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Open AccessArticle

Interlaced Laser Beam Scanning: A Method Enabling an Increase in the Throughput of Ultrafast Laser Machining of Borosilicate Glass

1
Research Centre for Carbon Solutions (RCCS), Institute of Mechanical, Process and Energy Engineering, School of Engineering and Physical Sciences, Heriot-Watt University, Edinburgh, EH14 4AS, UK
2
Institute of Photonics and Quantum Sciences, School of Engineering and Physical Sciences, Heriot-Watt University, Edinburgh, EH14 4AS, UK
3
PowerPhotonic Ltd., 5a 1 St David’s Drive, St David’s Business Park, Dalgety Bay, KY11 9PF, UK
*
Author to whom correspondence should be addressed.
J. Manuf. Mater. Process. 2019, 3(1), 14; https://doi.org/10.3390/jmmp3010014
Received: 23 December 2018 / Revised: 17 January 2019 / Accepted: 21 January 2019 / Published: 23 January 2019
(This article belongs to the Special Issue High-Speed Machining)
We provide experimental evidence that the laser beam scanning strategy has a significant influence on material removal rate in the ultrafast laser machining of glass. A comparative study of two laser beam scanning methods, (i) bidirectional sequential scanning method (SM) and (ii) bidirectional interlaced scanning method (IM), is presented for micromachining 1.1-mm-thick borosilicate glass plates (Borofloat® 33). Material removal rate and surface roughness are measured for a range of pulse energies, overlaps, and repetition frequencies. With a pulse overlap of ≤90%, IM can provide double the ablation depth and double the removal rate in comparison to SM, whilst maintaining very similar surface roughness. In both cases, the root-mean-square (RMS) surface roughness (Sq) was in the range of 1 μm to 2.5 μm. For a 95% pulse overlap, the difference was more pronounced, with IM providing up to four times the ablation depth of SM; however, this is at the cost of a significant increase in surface roughness (Sq values >5 μm). The increased ablation depths and removal rates with IM are attributed to a layer-by-layer material removal process, providing more efficient ejection of glass particles and, hence, reduced shielding of the machined area. IM also has smaller local angles of incidence of the laser beam that potentially can lead to a better coupling efficiency of the laser beam with the material. View Full-Text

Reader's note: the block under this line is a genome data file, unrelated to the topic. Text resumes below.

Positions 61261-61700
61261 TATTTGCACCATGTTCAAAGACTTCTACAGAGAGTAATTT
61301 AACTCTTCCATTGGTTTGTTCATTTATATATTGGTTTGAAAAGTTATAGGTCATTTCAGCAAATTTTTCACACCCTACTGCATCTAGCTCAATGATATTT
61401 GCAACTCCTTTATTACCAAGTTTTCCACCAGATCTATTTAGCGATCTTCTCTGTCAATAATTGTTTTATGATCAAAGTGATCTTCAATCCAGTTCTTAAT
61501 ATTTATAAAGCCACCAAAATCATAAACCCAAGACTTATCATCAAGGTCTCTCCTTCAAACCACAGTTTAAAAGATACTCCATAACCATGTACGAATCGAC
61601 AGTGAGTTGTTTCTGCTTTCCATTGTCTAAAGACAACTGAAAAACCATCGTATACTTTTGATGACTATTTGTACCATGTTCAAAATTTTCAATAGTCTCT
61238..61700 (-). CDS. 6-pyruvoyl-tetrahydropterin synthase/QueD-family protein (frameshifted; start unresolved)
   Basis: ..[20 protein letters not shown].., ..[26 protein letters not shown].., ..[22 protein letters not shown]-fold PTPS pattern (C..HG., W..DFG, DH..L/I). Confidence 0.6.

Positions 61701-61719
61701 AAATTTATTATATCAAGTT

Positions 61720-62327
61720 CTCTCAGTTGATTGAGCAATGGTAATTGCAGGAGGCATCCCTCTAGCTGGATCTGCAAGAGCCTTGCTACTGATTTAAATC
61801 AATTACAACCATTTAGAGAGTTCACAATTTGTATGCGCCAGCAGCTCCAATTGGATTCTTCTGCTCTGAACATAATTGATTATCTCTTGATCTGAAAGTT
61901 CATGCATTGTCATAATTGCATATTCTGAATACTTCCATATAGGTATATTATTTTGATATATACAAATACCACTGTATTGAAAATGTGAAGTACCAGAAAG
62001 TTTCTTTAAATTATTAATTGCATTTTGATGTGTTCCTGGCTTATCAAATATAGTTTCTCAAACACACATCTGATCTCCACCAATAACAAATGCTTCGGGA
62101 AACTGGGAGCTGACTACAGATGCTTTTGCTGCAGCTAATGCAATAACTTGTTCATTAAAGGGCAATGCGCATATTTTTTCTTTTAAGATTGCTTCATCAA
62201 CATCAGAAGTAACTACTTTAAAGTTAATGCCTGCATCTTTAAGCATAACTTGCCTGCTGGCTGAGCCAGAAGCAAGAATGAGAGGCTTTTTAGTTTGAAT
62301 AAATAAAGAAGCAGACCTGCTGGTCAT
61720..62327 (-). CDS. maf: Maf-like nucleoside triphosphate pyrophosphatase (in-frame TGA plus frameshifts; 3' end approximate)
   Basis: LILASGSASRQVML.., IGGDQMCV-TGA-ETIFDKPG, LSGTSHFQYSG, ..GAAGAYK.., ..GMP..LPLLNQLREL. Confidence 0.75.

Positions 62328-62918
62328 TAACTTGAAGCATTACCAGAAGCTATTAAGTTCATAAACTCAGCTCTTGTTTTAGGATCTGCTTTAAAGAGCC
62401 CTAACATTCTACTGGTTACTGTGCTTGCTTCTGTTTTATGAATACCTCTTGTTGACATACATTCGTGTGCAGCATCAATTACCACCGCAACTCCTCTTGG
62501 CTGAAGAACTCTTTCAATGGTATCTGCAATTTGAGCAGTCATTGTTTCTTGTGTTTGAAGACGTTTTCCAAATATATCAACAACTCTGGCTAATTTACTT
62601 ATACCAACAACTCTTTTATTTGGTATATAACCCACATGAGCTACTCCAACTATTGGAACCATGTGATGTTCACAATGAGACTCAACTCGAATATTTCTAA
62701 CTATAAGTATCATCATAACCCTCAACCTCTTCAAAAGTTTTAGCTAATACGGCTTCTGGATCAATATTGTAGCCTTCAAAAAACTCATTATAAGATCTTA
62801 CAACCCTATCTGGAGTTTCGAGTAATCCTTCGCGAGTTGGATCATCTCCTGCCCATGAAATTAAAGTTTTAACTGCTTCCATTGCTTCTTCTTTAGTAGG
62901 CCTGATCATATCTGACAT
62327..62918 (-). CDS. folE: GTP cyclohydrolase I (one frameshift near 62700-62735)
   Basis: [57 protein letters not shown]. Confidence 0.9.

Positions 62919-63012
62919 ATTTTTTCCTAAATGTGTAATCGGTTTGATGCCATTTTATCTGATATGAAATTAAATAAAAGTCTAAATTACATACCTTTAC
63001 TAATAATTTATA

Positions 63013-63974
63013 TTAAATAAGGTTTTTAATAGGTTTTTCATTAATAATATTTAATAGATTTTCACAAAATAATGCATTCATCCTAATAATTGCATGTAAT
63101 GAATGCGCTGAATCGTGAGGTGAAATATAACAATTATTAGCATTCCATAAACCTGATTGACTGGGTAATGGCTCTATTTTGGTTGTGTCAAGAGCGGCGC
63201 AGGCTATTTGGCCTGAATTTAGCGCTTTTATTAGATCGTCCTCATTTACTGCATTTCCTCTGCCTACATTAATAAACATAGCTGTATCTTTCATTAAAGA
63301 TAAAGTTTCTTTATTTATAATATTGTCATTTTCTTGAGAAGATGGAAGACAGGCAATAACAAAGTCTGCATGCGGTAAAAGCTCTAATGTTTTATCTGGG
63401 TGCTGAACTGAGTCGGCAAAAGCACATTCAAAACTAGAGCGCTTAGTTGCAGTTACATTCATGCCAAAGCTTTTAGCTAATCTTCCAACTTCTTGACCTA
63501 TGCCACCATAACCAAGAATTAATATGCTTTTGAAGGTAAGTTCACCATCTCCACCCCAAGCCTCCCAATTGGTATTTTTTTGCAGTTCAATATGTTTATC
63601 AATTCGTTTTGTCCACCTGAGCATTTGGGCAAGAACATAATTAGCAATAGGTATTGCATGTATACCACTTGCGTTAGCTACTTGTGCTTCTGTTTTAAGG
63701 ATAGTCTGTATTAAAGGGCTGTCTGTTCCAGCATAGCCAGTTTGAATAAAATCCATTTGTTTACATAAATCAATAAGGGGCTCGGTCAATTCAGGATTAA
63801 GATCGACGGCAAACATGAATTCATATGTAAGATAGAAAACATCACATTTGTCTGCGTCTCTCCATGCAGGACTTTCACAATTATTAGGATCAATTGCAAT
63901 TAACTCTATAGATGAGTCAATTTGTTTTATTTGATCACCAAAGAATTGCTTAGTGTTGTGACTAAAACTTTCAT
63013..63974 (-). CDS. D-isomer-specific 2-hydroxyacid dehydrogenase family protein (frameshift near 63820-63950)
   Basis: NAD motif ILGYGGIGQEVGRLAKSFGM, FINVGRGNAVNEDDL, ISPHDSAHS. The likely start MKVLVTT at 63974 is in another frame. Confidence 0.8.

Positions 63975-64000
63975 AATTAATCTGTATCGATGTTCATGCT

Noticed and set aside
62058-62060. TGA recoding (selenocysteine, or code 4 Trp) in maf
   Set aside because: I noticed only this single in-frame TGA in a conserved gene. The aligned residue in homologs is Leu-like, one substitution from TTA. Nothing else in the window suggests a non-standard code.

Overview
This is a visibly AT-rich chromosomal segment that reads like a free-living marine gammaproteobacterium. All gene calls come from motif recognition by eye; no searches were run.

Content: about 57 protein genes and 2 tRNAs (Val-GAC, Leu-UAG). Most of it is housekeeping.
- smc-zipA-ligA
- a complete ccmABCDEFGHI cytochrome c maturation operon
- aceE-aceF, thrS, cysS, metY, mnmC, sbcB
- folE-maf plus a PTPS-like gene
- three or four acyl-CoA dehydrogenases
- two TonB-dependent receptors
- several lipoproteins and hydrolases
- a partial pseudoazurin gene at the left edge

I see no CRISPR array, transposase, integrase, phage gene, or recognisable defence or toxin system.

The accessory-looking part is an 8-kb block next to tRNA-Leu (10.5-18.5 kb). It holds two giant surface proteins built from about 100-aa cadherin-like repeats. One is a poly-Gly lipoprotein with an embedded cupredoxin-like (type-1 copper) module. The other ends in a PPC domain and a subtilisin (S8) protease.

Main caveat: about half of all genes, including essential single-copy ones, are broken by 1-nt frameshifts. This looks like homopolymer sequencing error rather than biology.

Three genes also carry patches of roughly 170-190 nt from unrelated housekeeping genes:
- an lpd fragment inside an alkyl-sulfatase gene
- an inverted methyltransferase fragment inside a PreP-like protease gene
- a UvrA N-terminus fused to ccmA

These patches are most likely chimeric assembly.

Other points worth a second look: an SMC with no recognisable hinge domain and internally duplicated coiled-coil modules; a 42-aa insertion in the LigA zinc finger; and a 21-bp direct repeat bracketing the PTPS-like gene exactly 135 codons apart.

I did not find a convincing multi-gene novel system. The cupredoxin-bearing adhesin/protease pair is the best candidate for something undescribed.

Keywords: ultrafast lasers; picosecond lasers; micromachining; machining throughput; glass ultrafast lasers; picosecond lasers; micromachining; machining throughput; glass
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Wlodarczyk, K.L.; Lopes, A.A.; Blair, P.; Maroto-Valer, M.M.; Hand, D.P. Interlaced Laser Beam Scanning: A Method Enabling an Increase in the Throughput of Ultrafast Laser Machining of Borosilicate Glass. J. Manuf. Mater. Process. 2019, 3, 14.

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